By Rachel Travers / Photos by Kristin Teig
On a trip to the Wayland Farmers Market I found myself standing in from of their booth looking at jar after jar of pickled produce, jams, jellies, and relishes. In fact, they have over 50 items made from their own farm’s produce, augmented by ingredients from three neighboring farms who grow and plant specifically for them—Freeman Farm in Brimfield, Overlook Farm in Brookfield, and Petruzzi Farm in East Brookfield. Their most popular item is Grandma’s Bread and Butter Pickles, and they make 200 pounds a week. Their growth has exceeded the couple’s expectations. But this was not the life plan either of them envisioned.
The couple had each experienced a personal loss—Laurie’s husband died, Ron’s marriage dissolved. Twelve years prior, they had met professionally and had remained friends. Laurie was a glassmaker for Galileo Electro-optics—a solitary and exacting profession. Ron was the Vice President and General Manager of a scientific instrument company. Neither could have foreseen their future together.
About 20 years ago, Laurie bought a 200-year-old farmhouse on a lot of 19 acres, coincidentally on land that had once been owned by members of her family, the O’Days. When it became available, she purchased an adjoining 10-acre lot. So when she and Ron got together they moved into the old farmhouse, along with Laurie’s mother.
The plan was that Laurie would be a daylily hybridizer of high-end, unique, and pricey daylilies. “Laurie has always been a ‘dirty hands person’ since she was little,” says Ron, as he describes his wife’s love of planting, gardening, and growing. But Laurie’s mother needed constant care, so growing the daylilies was only a part-time job.
Their first foray into retailing their line of daylilies was at a stand at the West Brookfield Farmers Market. Soon vegetables and other plants joined the ranks with the daylilies. Laurie also started making jams and jellies, so Ron started doing research on what they had to do to build a licensed kitchen and get permits to sell the products at their stand.
Two and a half years ago Ron got a grant for putting a commercial kitchen in the farmhouse, and this is where they make everything, just the two of them. Everything is done by hand and they work in 12 jar batches, making their total of 12,000 jars sold last year an impressive count.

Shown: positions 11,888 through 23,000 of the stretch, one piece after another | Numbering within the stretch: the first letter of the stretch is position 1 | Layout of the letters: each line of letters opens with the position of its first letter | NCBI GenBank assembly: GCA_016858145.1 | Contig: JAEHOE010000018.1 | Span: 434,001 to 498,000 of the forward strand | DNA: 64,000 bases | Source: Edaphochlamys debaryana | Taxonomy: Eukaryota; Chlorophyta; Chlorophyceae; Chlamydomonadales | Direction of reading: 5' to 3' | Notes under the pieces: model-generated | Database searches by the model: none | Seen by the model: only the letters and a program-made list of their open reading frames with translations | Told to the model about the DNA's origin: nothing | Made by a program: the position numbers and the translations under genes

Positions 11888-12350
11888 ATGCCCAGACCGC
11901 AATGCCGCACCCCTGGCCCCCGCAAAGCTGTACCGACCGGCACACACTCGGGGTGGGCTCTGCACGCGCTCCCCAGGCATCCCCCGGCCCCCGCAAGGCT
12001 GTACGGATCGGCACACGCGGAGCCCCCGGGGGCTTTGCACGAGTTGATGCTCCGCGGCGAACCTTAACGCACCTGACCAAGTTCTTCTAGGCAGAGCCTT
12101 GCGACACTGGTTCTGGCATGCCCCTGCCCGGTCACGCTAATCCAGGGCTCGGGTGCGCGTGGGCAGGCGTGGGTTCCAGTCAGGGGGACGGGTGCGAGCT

Using a combination of old family recipes and ones Laurie has recently developed, their repertoire has grown from Grandma’s Bread and Butter Pickles (a 100-year-old and proprietary family recipe) to their full repertoire today. Laurie likes to experiment and this year her pickled asparagus was an experiment that yielded another very popular item.
Many of the items they produce are “kicked up” by using peppers they grow. Their salsas are “sissy”, “psycho”, and “zesty”. Laurie has tried several times to grow the famous ghost pepper (known as the hottest pepper around), as well as Trinidad Scorpion plants. But before the peppers have even had a chance to show off their famous flavors, they have been besieged by rabbits who have eaten every last one.
“This was not my plan in life,” Laurie still protests. “It was just to have beautiful and unusual daylilies” and a world-wide clientele. But with land overflowing with 250 blueberry plants, quince, black, red, and white currents, elderberries, and red, purple, black, and yellow raspberries, jams became an obvious choice to produce. And once they had the commercial kitchen and proper licensing, pickles became their real bread and butter—all puns intended. Luckily, a debt-free living philosophy and their hard work has made the couple and their business sustainable from the start.
And what is in their future? “I think we’re really just winging it and will see where the business goes,” says Laurie. “We’re happy doing what we’re doing and that people like our stuff.”
Town Farm Gardens townfarmgardens.com 508.499.6836
Rachel Travers is a freelance food and lifestyle writer. She has been contributing to Edible Boston since the second issue and found many of her passions in that community. She has also written for the food pages of The Boston Globe for 21 years, and for the Sunday Globe Magazine. She is always looking for the new and delicious to share with friends and readers.